White House press secretary Jen Psaki said Thursday there is not strong evidence that Russia allegedly offered bounties to the Taliban to target U.S. and allied forces in Afghanistan.
Psaki said a review by the intelligence committee conducted in the wake of explosive news reports last year about the allegation determined its veracity with only “low-to-moderate confidence.”
The press secretary said that assessment was due to the information coming from detainee reportings and the “challenging operating environment in Afghanistan.”
“It’s challenging to gather this intelligence and this data,” Psaki said during the daily press briefing. “While there is low-to-moderate assessment in these reports, we felt it was important for our intelligence community to look into it.”
The Kremlin has steadfastly denied the allegations that it proffered bounties though its military intelligence service, the GRU. However, Psaki said the intelligence community has higher confidence in other reports of the GRU’s involvement in the region.
“This information really puts the burden on Russian and the Russian government to explain their engagement here,” she said. “We still feel there are questions to be answered by the Russian government.”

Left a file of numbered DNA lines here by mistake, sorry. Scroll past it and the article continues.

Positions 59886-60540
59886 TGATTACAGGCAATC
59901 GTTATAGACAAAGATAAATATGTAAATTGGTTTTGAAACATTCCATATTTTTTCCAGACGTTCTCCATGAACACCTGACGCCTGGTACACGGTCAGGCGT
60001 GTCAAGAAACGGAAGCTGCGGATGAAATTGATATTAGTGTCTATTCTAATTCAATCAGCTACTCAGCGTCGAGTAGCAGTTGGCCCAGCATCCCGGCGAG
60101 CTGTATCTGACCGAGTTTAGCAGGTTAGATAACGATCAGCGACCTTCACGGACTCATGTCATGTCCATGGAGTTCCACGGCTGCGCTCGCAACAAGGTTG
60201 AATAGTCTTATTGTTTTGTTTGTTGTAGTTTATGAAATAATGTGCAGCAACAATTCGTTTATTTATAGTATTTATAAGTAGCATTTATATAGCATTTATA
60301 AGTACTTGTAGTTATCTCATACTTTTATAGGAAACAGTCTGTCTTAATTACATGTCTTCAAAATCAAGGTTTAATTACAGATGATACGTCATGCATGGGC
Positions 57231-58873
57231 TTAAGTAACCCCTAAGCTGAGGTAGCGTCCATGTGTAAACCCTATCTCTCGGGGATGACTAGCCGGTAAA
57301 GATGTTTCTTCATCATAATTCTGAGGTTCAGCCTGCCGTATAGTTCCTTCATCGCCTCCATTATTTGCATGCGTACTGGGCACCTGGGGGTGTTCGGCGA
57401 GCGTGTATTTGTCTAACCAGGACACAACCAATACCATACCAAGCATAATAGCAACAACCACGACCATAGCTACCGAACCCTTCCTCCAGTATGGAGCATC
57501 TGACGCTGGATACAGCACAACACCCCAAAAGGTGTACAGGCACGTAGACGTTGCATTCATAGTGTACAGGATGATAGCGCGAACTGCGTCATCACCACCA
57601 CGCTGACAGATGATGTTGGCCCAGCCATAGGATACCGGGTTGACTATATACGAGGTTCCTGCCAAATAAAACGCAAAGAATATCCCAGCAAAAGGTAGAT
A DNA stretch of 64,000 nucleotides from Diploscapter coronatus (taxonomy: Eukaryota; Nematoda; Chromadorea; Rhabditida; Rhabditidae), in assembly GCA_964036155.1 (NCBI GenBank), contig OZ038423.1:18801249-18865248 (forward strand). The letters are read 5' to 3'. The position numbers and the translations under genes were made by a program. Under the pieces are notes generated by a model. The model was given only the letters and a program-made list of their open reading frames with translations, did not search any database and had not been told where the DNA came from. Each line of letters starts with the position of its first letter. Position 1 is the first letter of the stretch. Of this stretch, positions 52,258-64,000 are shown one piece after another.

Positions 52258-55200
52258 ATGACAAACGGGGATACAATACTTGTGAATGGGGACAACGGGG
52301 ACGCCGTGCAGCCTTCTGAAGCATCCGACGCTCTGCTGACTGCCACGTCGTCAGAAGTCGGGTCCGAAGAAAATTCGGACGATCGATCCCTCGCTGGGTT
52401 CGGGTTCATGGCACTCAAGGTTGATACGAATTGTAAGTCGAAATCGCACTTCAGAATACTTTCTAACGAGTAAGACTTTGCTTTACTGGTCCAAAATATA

The administration’s admission undercuts a narrative wielded by then-candidate Joe Biden against former President Donald Trump on the campaign trail. Biden repeatedly raised the possibility of Russian bounties as further evidence that Trump treated Russia with kid gloves at the expense of the military, and used it as a cudgel against him.
At the time, Trump had dismissed initial media reporting of the allegations as a “hoax” and later said that intelligence officials had not briefed him on the alleged bounties because they did not believe it to be credible information.
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